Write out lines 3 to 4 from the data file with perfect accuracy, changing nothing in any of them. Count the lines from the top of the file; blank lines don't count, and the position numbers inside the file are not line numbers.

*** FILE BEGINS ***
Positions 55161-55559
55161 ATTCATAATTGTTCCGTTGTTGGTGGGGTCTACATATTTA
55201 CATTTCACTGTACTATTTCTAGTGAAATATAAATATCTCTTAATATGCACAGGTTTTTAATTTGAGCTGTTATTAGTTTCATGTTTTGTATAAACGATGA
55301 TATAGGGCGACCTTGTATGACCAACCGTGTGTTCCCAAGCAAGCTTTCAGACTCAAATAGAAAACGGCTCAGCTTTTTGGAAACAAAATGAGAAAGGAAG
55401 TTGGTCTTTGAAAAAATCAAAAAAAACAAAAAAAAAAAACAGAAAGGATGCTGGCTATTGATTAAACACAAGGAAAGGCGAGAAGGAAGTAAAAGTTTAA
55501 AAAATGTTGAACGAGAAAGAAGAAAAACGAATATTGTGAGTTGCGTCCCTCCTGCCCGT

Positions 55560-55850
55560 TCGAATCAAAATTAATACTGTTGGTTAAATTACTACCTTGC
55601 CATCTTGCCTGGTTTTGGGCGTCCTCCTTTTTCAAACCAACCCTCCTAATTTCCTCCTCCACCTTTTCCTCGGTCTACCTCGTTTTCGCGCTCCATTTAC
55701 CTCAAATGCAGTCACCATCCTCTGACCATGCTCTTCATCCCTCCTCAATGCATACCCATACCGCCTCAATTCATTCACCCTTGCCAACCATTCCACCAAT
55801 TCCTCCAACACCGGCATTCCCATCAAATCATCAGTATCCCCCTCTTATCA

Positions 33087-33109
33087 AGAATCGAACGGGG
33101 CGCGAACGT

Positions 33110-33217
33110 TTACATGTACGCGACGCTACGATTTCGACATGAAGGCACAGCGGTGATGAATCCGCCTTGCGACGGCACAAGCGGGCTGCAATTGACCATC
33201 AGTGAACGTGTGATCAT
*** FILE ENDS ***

55201 CATTTCACTGTACTATTTCTAGTGAAATATAAATATCTCTTAATATGCACAGGTTTTTAATTTGAGCTGTTATTAGTTTCATGTTTTGTATAAACGATGA
55301 TATAGGGCGACCTTGTATGACCAACCGTGTGTTCCCAAGCAAGCTTTCAGACTCAAATAGAAAACGGCTCAGCTTTTTGGAAACAAAATGAGAAAGGAAG